The Bible contains sixty-six books in all of its pages, all of them meant to show who God is. Its pages teach us to live a life of holiness in obedience to the Christ, the Son of the living God, and empower us to live a life of Godliness. 2 Timothy 3:16-17 tells us of Scripture,
"All Scripture is given by inspiration of God, and is profitable for doctrine, for reproof, for correction, for instruction in righteousness, that the man of God may be complete, thoroughly equipped for every good work."
The Bible is a complete Book, bringing to us what is necessary for this life and beyond. The Gideons International says of the Bible,
"The Bible contains the mind of God, the state of man, the way of salvation, the doom of sinners, and the happiness of believers. Its doctrines are holy, its precepts are binding, its histories are true, and its decisions are immutable ... Christ is its grand subject, our good its design, and the glory of God its end ... It is given you in life, will be opened at the judgment, and be remembered forever. It involves the highest responsibility, rewards the greatest labor, and will condemn all who trifle with its sacred contents."
As God's word, it is the final authority for any and everything that concerns human life. As such, anyone who adds to it or subtracts from it will receive what God declared in Revelation 22:18-19.
Perhaps, by now, you're asking what this has to do with the title of the article. It has everything to do with it. Enter: the Gospel of Thomas.
What is the Gospel of Thomas?
The Gospel of Thomas, which is not included in the Bible, is a book that doesn't go with the other books of the Bible, particularly the Gospels of Matthew, Mark, Luke, and John. It brings with it a different message, and although it may sound like a legitimate piece of Biblical literature, curious minds will find that it really doesn't deserve a place in the Bible.
Why is that?
Before we answer that question, let's talk about where it came from and what it contains.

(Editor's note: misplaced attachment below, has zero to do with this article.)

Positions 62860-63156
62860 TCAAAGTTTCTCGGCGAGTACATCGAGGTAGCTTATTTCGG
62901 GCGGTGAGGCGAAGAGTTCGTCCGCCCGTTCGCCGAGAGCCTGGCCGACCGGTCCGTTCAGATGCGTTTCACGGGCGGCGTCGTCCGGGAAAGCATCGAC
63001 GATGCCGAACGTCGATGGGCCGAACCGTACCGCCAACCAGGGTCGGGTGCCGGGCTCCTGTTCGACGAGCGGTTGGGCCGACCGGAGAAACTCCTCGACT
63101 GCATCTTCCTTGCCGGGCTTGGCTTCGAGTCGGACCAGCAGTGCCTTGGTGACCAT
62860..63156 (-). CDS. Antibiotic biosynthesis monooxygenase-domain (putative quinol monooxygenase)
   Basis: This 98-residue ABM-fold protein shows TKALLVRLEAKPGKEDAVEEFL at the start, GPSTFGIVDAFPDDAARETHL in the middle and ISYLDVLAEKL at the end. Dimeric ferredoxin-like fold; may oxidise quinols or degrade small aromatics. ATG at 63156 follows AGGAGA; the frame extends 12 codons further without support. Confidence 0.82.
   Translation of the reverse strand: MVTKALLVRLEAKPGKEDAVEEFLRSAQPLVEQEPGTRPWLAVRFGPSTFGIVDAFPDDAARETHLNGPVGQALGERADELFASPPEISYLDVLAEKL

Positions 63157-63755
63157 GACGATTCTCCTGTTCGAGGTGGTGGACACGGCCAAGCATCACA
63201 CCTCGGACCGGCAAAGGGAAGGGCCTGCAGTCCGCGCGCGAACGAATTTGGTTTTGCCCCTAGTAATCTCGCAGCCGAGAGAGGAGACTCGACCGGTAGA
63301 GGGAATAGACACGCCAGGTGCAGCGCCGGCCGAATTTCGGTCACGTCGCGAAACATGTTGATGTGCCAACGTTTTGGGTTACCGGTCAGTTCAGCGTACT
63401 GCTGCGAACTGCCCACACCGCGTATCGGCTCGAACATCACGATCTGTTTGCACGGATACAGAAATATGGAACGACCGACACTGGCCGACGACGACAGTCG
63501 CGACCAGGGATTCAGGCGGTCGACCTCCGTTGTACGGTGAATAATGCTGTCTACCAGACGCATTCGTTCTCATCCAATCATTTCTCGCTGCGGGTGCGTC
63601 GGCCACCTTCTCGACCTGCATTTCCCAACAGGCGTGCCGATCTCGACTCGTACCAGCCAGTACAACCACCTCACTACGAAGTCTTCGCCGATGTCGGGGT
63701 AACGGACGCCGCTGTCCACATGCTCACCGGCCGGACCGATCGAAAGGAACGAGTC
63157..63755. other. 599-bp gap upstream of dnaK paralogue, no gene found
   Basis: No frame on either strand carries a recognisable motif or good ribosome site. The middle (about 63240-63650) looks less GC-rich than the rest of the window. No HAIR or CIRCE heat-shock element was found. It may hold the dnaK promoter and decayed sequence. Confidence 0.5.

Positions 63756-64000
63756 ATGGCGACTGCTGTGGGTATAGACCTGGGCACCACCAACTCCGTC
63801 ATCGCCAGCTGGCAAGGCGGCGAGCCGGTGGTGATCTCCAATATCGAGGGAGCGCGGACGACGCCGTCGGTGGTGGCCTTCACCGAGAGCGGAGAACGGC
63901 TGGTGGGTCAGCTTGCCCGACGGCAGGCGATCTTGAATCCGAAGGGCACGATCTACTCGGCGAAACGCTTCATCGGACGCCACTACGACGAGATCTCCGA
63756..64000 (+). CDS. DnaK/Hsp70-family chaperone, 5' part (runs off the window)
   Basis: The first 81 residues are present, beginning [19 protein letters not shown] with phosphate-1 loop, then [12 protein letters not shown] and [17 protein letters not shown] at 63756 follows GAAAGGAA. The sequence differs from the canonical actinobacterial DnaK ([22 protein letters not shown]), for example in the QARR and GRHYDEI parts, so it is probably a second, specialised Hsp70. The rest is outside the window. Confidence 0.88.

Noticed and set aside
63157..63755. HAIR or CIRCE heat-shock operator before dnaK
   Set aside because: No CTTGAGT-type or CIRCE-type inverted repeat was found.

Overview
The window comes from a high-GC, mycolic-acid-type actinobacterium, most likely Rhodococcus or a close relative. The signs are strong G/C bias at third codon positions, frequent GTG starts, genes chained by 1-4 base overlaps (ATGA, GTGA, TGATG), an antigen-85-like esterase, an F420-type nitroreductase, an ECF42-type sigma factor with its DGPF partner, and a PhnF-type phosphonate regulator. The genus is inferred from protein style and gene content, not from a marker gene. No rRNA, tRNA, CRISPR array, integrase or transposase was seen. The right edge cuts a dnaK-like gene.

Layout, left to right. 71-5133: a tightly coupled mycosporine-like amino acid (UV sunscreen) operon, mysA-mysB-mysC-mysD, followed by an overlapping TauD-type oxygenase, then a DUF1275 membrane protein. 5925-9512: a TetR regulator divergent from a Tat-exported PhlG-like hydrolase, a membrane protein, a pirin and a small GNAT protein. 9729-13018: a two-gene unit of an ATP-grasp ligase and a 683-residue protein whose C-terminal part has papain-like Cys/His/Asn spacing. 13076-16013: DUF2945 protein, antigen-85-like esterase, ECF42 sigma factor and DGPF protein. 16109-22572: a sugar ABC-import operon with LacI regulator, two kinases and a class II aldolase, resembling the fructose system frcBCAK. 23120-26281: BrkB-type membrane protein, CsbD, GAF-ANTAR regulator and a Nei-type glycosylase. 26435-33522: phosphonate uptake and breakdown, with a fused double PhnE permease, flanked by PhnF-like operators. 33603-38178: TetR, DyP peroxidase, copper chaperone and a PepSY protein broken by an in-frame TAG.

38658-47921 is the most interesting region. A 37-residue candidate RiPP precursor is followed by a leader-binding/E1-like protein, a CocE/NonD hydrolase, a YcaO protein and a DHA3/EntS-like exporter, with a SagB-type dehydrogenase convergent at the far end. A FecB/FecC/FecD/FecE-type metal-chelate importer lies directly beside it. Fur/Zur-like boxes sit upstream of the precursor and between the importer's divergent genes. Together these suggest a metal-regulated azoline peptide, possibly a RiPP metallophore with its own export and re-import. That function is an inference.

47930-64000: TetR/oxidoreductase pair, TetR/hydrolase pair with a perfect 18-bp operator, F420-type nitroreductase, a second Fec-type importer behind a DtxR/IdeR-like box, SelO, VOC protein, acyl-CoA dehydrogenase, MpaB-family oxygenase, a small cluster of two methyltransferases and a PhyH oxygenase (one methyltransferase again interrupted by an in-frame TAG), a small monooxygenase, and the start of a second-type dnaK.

The Gospel of Thomas was discovered alongside other texts near Nag Hammadi, in Egypt, in 1945. It was called the "Gospel of Thomas" because it opens with a line that says, when translated to English, "These are the secret words which the living Jesus spoke, and Didymus Judas Thomas wrote them down."
It is basically a collection of 114 sayings attributed to Jesus and while some sayings may sound Biblically correct, like the 54th saying, "Blessed are the poor, for yours is the kingdom of heaven" (similar to Luke 6:20), other sayings make no sense at all. Case in point: saying number 7, which says:
"Blessed is the lion which the man shall eat, and the lion become man; and cursed is the man whom the lion shall eat, and the lion become man."
No point at all
This so-called "Gospel" doesn't point to Christ as the Messiah, doesn't teach the way of salvation, doesn't have a narrative, doesn't record the Crucifixion, and will even teach people things contrary to God's word. At times, it's hard to make sense of the sayings.
It's the lack of overall narrative of the life of Jesus that makes many Bible scholars reluctant to even call it a "Gospel" in the sense that Matthew, Mark, Luke and John are.
It has traditionally been attributed to the Gnostics, but even that is debated.
But if there's anything this text can be good for, it's to show us that no writing can ever compare to the word of God, written over centuries by different people yet united in its message: that Jesus is the Christ, the Son of God who takes away the sins of the world.